Academic journal article Genders

Soldiers of Feeling: Masculinity and Patriotism in Innes Munro's Military Memoirs

Academic journal article Genders

Soldiers of Feeling: Masculinity and Patriotism in Innes Munro's Military Memoirs

Article excerpt

[1] In the spring of 1789, the impeachment of former East India Company president Warren Hastings for war crimes in India was entering its second year. The outbreak of revolutionary violence in France was still a few months in the future. And a narrative appeared by Innes Munro, a Scottish officer in the British Army's 73rd highland regiment, in a large and handsome volume. Widely advertised in advance of its publication, Munro's account of his experiences in India during the Second Mysore War (1780-84) was partly plagiarized from William Thomson's Memoirs of the Late War in Asia (1788), but it is significant in its own right as a portrait of powerful soldierly sentiments--masculine affective entanglements that undergird Britain's expanding imperial project and threaten the emergent racializations that also supported it (for notes on the charge of plagiarism, see English Review, 372-82; and "Caution to the Young Gentlemen of the Army"). Munro's text, which shifts from narrative to sentimental tableau to ethnographic observation and back again, also offers critics distinctive insights into the workings of gender, affect, and communities of feeling in the eighteenth-century British empire. Munro's book condenses in a small compass three significant strains in late eighteenth-century discourses on masculinity: patriotism, militarism, and self-interest. Munro's text seeks simultaneously to enfold soldier and reading public into a single sentimental national community, yet also grants the military male a distinctive position within that collective--a sacrificial figure, the bearer of feelings and the endurer of emotions from which the common reading public is excluded. But while his text positions the soldier as an essential member of a national and imperial community, its gendered logic also forges unexpected bonds across national and racial lines, since male embodiments of virtue and heroism are attractive even in the racialized bodies of Indian military men.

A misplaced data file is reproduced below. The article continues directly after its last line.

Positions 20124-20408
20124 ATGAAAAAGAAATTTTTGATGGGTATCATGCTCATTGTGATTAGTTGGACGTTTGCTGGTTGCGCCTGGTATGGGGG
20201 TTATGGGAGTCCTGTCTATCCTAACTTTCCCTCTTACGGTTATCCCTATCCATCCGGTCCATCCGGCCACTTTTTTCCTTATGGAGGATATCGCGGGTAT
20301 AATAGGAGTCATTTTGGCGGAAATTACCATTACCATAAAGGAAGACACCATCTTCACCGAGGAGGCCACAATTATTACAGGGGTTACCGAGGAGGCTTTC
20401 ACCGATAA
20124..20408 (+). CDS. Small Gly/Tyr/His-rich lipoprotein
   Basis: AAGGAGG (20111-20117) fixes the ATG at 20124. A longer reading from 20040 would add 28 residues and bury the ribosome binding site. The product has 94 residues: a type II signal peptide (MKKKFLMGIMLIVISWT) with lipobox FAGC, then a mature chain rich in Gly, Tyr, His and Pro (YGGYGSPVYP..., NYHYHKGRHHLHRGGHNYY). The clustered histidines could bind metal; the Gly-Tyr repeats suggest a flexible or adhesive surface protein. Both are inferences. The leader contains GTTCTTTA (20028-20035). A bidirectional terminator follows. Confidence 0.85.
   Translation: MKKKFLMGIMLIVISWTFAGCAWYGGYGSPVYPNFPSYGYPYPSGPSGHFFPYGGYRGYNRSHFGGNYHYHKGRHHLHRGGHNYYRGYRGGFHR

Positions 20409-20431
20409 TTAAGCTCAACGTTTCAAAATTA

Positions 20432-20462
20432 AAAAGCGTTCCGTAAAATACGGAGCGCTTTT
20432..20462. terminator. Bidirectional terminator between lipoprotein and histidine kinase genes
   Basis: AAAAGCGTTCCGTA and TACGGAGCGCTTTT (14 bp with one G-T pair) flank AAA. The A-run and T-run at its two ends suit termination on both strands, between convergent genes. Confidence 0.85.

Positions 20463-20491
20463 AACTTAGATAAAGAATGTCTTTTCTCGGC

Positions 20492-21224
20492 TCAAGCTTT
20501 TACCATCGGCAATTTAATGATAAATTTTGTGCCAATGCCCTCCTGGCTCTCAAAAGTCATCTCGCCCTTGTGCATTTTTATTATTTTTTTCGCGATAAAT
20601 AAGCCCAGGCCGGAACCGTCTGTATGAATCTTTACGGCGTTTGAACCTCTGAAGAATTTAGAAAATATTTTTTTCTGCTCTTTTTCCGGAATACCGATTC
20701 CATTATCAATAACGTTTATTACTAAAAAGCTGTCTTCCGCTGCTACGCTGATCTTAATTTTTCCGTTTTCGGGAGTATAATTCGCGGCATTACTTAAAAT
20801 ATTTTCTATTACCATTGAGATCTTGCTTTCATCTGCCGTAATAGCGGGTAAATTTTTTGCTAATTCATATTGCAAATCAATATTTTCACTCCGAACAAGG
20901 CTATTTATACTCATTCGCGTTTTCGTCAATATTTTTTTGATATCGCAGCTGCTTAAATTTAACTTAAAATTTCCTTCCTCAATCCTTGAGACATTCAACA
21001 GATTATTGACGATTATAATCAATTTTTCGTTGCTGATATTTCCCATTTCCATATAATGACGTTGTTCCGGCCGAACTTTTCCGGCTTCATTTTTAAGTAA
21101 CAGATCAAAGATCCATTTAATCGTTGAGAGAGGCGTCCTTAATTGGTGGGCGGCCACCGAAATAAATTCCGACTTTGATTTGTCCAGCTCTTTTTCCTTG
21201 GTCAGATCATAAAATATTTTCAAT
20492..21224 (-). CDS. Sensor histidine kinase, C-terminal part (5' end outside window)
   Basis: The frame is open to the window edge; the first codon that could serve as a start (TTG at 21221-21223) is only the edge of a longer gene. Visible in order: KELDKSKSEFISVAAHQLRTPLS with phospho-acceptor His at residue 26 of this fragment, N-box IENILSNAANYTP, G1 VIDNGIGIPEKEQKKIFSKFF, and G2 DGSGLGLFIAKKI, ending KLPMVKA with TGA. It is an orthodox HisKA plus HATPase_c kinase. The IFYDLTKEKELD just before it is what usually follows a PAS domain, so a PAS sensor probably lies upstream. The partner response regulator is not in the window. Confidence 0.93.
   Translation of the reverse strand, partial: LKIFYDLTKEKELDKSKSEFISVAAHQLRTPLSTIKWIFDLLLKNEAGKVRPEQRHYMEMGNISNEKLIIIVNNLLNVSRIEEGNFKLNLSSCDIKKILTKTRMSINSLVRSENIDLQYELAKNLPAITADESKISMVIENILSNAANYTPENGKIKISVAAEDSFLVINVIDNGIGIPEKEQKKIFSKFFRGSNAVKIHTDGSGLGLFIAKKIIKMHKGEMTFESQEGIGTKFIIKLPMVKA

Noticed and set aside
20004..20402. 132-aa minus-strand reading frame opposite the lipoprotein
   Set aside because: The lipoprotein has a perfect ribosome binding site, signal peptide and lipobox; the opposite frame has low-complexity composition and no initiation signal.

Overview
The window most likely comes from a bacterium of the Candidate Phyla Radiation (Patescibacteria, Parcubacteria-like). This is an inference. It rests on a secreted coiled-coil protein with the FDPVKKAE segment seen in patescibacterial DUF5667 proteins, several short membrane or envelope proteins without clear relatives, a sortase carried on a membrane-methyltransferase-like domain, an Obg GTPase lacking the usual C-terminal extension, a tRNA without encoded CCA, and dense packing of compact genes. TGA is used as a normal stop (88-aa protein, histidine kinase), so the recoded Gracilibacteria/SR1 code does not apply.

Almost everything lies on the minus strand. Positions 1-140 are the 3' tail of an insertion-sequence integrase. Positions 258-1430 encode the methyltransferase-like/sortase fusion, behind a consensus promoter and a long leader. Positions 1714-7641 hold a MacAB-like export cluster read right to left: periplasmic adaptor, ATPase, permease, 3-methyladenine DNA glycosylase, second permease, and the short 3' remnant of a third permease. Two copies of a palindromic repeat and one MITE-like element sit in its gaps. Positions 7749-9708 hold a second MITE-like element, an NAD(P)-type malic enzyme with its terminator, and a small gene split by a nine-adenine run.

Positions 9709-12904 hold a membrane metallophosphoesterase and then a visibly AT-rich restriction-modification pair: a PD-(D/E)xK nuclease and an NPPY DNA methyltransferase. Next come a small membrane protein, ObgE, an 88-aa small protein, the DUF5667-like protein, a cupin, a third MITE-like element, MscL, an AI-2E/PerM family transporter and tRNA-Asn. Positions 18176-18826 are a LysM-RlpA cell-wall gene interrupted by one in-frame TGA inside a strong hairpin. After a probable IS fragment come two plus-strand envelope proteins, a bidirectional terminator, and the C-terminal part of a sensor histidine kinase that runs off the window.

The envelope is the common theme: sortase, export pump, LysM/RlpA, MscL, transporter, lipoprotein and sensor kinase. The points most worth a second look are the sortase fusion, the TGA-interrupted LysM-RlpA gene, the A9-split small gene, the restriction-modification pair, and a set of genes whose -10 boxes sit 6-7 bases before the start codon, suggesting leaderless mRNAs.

[2] Recent studies of masculinity in this period have examined the emergence of the citizen-soldier as an exemplary male (Colley, Britons 283-319; Fulford; Braudy 217-55). However, few close examinations of soldiers' memoirs in this period have appeared, and fewer still demonstrate much interest in the way these memoirs might appropriate or deform shifting gender conventions for their own rhetorical purposes. The works that have appeared offer ambitious and compelling syntheses of shifting gendered discourses. Here, however, I take a different approach, unpacking a single memoir to argue that its procedures both confirm and complicate these arguments. Munro structured his Narrative as much around the feelings, patriotic and homosocial, that memories of the war inspired in him and in other soldiers as around the events of the war he narrates. Its technique gives us reason to doubt the claims of some historians that the language of male sensibility retreated somewhat after its peak in the 1770s (such as Wahrman 38-40). Munro's text--like others closely associated with this period of the colonization of India--indulges heavily in the lachrymose displays of feeling familiar to readers of the sentimental novel. My more granular examination of a soldier's story also supplements recent studies of the relationship between print culture and affect such as that recently highlighted by Laura Mandell (2009). Munro positions himself as a soldier within the affective nation and empire, which he imagines as a node in a network of affects that link violence, emotion, and community. But I also argue that Munro's representation of this manhood exposes certain fissures in the conceptual masonry that joins military masculinity to national and imperial service; his emphasis on masculine and soldierly generosity of feeling threatens to establish affective links between Indian and Briton, blurring empire's racial boundaries. In seeking to tease out these varied elements of Munro's narrative, I highlight the centrality of military manhood to British conceptions of empire and nationhood, while also calling attention to the internal tensions in this gender construction that kept it from becoming a simple or straightforward component of imperial ideology. …

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